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Money Alone Won’t Ensure Global Vaccine Equity

The World Bank has pledged $12 billion to help poor countries purchase and distribute COVID-19 vaccines, tests, and treatments. But its pledge lacks critical information, raising the risk that this urgently needed financing will be wasted.

NEW YORK – In March, South Sudan received its first batch of COVID-19 vaccines. While that is good news, it came almost four months after the first doses were administered in the United Kingdom, highlighting the wide disparities in global vaccine distribution. If these gaps are not narrowed soon – with international bodies leading a transparent and equitable global vaccine rollout – the entire pandemic response will be compromised.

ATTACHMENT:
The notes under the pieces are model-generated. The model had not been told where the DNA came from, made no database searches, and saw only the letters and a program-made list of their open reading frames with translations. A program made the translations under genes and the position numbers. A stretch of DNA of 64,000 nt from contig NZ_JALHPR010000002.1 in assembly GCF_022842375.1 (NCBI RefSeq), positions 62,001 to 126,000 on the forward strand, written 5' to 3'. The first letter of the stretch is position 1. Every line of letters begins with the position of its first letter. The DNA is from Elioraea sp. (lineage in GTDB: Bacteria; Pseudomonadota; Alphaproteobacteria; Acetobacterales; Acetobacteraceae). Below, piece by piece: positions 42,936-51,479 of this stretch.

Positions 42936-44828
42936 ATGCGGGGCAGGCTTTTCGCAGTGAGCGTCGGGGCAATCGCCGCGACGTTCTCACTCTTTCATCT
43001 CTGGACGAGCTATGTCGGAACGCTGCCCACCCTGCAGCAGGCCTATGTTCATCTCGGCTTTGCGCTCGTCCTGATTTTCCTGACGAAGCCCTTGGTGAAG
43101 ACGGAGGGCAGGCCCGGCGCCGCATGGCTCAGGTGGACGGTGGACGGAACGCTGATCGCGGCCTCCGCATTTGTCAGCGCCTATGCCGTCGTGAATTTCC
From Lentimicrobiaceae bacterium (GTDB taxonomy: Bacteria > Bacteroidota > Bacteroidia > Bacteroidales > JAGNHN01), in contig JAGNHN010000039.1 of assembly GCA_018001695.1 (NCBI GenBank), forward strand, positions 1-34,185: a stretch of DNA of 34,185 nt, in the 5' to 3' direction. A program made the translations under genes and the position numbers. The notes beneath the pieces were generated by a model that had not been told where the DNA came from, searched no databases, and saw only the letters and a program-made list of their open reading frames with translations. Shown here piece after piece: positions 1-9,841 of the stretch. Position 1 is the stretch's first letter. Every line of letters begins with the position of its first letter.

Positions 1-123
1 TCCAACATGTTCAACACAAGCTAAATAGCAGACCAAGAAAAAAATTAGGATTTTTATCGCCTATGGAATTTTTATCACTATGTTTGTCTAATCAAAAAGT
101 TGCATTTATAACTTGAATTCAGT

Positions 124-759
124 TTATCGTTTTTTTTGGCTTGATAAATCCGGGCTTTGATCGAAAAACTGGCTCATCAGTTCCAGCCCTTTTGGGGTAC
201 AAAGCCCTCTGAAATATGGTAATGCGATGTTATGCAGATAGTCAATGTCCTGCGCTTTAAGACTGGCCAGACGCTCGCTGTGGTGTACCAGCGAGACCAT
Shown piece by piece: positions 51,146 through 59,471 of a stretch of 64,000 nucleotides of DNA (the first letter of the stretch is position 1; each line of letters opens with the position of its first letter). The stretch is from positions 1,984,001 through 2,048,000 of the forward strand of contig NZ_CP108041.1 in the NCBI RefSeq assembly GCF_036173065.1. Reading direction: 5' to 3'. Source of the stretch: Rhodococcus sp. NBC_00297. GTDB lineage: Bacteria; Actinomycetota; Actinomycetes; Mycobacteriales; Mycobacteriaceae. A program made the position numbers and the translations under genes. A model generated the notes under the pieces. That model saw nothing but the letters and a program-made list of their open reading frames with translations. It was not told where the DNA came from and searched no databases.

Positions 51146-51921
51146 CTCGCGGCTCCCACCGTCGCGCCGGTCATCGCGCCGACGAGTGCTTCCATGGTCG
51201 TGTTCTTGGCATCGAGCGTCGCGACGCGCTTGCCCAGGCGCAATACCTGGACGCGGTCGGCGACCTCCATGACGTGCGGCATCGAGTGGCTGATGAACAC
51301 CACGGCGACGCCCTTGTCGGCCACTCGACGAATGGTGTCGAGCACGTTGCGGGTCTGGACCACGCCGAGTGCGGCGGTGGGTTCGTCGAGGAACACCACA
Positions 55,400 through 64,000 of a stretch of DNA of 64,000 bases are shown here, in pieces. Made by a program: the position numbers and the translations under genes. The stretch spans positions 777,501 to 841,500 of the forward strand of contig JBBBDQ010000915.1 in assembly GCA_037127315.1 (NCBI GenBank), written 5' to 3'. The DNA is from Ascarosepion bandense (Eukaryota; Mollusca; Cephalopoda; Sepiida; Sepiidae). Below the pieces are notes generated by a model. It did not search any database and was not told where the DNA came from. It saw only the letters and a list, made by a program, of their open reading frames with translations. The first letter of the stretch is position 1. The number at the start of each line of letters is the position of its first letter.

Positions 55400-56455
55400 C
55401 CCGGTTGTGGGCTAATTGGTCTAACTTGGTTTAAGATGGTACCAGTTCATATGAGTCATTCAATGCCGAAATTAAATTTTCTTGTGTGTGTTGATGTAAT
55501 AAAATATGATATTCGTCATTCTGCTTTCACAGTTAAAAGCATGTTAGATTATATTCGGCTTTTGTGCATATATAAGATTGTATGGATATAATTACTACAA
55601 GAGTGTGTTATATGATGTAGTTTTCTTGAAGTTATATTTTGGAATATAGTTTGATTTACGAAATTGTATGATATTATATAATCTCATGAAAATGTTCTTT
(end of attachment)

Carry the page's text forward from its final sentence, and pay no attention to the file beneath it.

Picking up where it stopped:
South Sudan received its doses thanks to the COVID-19 Vaccine Global Access (COVAX) facility, which has been at the forefront of efforts to ensure equitable access to COVID-19 tests, treatments, and vaccines worldwide. Institutions like the World Health Organization, the World Bank, and UNICEF have supported these efforts.

But rich countries are hampering progress by continuing to hoard supplies. In the United States, more than 2.1 million doses are being administered per day; South Sudan has administered around 1,000 vaccines in total. Overall, residents of high- and middle-income countries have received 83% of the 1.2 billion vaccine doses delivered so far.

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